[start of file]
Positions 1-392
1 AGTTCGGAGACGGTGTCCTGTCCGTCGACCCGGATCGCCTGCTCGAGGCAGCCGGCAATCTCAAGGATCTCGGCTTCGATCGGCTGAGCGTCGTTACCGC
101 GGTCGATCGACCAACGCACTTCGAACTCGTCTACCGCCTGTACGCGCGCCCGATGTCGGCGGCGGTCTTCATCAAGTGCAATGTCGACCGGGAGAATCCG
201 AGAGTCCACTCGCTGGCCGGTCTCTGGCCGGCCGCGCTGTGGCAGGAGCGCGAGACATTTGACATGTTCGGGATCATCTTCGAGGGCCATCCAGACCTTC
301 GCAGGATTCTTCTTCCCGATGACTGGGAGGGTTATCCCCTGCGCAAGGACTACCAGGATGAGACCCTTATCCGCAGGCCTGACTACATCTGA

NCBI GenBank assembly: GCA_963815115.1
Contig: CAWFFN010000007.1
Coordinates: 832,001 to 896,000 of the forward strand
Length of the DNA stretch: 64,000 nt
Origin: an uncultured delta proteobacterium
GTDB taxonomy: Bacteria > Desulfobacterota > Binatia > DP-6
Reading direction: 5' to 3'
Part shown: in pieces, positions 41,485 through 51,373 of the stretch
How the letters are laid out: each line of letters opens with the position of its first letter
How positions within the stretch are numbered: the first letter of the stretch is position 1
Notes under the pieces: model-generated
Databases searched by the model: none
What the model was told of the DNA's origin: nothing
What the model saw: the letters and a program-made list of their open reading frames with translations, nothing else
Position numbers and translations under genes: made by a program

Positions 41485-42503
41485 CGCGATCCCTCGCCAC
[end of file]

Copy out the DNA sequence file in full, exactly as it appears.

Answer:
Positions 1-392
1 AGTTCGGAGACGGTGTCCTGTCCGTCGACCCGGATCGCCTGCTCGAGGCAGCCGGCAATCTCAAGGATCTCGGCTTCGATCGGCTGAGCGTCGTTACCGC
101 GGTCGATCGACCAACGCACTTCGAACTCGTCTACCGCCTGTACGCGCGCCCGATGTCGGCGGCGGTCTTCATCAAGTGCAATGTCGACCGGGAGAATCCG
201 AGAGTCCACTCGCTGGCCGGTCTCTGGCCGGCCGCGCTGTGGCAGGAGCGCGAGACATTTGACATGTTCGGGATCATCTTCGAGGGCCATCCAGACCTTC
301 GCAGGATTCTTCTTCCCGATGACTGGGAGGGTTATCCCCTGCGCAAGGACTACCAGGATGAGACCCTTATCCGCAGGCCTGACTACATCTGA

NCBI GenBank assembly: GCA_963815115.1
Contig: CAWFFN010000007.1
Coordinates: 832,001 to 896,000 of the forward strand
Length of the DNA stretch: 64,000 nt
Origin: an uncultured delta proteobacterium
GTDB taxonomy: Bacteria > Desulfobacterota > Binatia > DP-6
Reading direction: 5' to 3'
Part shown: in pieces, positions 41,485 through 51,373 of the stretch
How the letters are laid out: each line of letters opens with the position of its first letter
How positions within the stretch are numbered: the first letter of the stretch is position 1
Notes under the pieces: model-generated
Databases searched by the model: none
What the model was told of the DNA's origin: nothing
What the model saw: the letters and a program-made list of their open reading frames with translations, nothing else
Position numbers and translations under genes: made by a program

Positions 41485-42503
41485 CGCGATCCCTCGCCAC